Yorkshire Pudding

Yorkshire Pudding

One of our weekend family favourites, especially in the winter months, is Yorkshire Pudding.  There is a light, crisp warmth to it that, if food could speak, would say, family.  Not just my family, but many families.  Partly, I think, because it is a shared dish, but partly because there is something synonymous with the anticipation of sitting around the table awaiting Sunday dinner, invariably the one meal of the week when people still do sit round a table to eat.

Referring to, once again, my touchstone of food history, The Food Timeline, the phrase that catches my attention the most, is the following, as it describes the first known mention of Yorkshire Pudding:

In 1737 the recipe for ‘A dripping pudding’ was published in The Whole Duty of a Woman.

As I’m reading it, I begin to wonder, were there prequels to such a book?  Perhaps, ‘The Occasional Duty of a Woman’ or ‘Can’t be Arsed Jobs of a Woman’ don’t, I suppose, have the grand sweeping statement which encapsulates in one title, just exactly where womankind was placed in the pecking order of life.

We’ll never know.  They were probably all burnt at the stake with the women who dared to look at life differently.

*Steps down from miniature soap box*

Cracking on.  My favourite recipe for said pudding is by Delia Smith, mainly because it never, and I mean never, tastes rubbish.  And I say this with experience of many a Yorkshire Pudding I have made looking as though it fought two battles to get there.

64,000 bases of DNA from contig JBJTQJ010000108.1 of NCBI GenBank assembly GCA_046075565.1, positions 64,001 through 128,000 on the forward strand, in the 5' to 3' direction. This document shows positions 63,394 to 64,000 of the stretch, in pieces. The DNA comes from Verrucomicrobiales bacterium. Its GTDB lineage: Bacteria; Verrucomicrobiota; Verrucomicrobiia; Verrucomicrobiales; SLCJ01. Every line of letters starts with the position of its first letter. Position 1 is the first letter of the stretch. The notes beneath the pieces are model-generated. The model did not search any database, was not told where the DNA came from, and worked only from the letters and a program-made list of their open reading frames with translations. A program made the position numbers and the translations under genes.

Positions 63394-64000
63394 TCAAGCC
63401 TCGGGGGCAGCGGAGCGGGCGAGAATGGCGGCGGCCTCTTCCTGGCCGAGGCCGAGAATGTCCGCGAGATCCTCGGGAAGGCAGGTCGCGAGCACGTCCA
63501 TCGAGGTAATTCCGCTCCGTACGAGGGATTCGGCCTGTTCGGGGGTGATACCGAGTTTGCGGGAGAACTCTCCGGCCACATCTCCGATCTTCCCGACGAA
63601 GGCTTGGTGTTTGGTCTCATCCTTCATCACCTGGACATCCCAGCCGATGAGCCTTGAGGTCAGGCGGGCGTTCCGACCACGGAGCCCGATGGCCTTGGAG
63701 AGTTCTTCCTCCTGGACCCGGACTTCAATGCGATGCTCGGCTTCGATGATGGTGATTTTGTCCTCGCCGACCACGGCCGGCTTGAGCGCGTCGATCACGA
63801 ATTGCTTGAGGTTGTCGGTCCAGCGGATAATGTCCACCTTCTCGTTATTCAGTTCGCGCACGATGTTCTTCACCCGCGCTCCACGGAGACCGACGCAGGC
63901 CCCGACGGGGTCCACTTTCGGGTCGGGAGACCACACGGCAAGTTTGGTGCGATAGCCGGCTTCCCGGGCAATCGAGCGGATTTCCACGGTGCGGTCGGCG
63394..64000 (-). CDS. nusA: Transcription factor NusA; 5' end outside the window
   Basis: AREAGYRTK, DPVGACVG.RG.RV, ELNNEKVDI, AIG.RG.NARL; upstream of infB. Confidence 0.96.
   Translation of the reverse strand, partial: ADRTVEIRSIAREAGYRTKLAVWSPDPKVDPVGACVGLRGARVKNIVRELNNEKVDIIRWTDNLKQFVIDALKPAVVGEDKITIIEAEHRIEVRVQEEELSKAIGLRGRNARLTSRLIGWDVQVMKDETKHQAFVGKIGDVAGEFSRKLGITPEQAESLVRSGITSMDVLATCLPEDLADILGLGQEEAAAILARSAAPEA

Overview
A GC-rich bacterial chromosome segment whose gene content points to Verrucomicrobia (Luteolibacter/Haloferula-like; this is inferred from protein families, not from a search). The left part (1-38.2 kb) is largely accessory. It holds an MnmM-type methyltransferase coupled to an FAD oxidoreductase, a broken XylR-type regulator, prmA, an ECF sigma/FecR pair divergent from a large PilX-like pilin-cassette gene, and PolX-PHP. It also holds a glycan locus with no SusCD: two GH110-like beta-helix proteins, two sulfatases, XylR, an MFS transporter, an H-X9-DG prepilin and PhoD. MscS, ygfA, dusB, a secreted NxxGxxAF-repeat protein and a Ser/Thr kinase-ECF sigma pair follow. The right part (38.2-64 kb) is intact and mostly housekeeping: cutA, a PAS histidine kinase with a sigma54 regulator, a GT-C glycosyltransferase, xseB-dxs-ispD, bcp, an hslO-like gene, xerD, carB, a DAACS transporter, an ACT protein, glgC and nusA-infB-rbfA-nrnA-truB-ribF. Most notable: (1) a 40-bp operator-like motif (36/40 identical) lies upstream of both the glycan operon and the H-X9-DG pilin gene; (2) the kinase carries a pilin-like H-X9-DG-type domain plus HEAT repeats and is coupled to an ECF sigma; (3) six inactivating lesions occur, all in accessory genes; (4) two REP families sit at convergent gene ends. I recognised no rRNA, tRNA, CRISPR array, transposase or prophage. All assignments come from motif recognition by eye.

The magic ingredient though, is not whether you use dripping, lard or vegetable oil, but how hot it gets before you pour in the batter mix.  If it isn’t smoking, it’s not hot enough.

The ingredients for a large pudding are as follows:

150g Plain Flour, 150ml Semi-skimmed milk, 110ml Water, 2 large eggs, salt and pepper.

And don’t make the mistake of thinking that adding more milk and less water will make it more luxurious.  You need the balance of water and milk to keep it light.

Whisk all ingredients together until smooth and pour into your piping hot oil.

Now then, here’s a wee tip: did you know you can keep the oil hot by placing the dish over a turned on hob ring, or two?  No, neither did I until recently, and to be honest I still often forget this little trick until I’ve put the pudding back in the oven, but hey ho, you can’t have everything.

My beautiful man’s grandma used to put onion in the bottom of the pan with the oil whilst it was heating, before adding the Yorkshire Pudding mixture.  That’s delicious, especially with gravy.  And here’s another thing to tickle your fancy, were you aware that Yorkshire Pudding was often served before the main meal in order to fill everyone up so they didn’t need as much meat?  I know, a fount of information, that’s me…

Anyway, onto other things.  This week the wee boy and I were driving home one night when he said:

Mummy, guess where Poppy (his friend) lives?

Me: I don’t know darling, where does she live?

W.B: In the future…

Me: And where do you live darling?

W.B: (Indignantly) In a house, with you and daddy, etc, etc…

 

 

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2 thoughts on “Yorkshire Pudding

  1. Have you tried ‘Mucky pudding’, my late wife used to make it. Add roughly cut chunks of onion and mixed herbs to the Yorkshire pudding mix. The onions collect on the floor of the pudding and it has a wonderful aroma.

    Like

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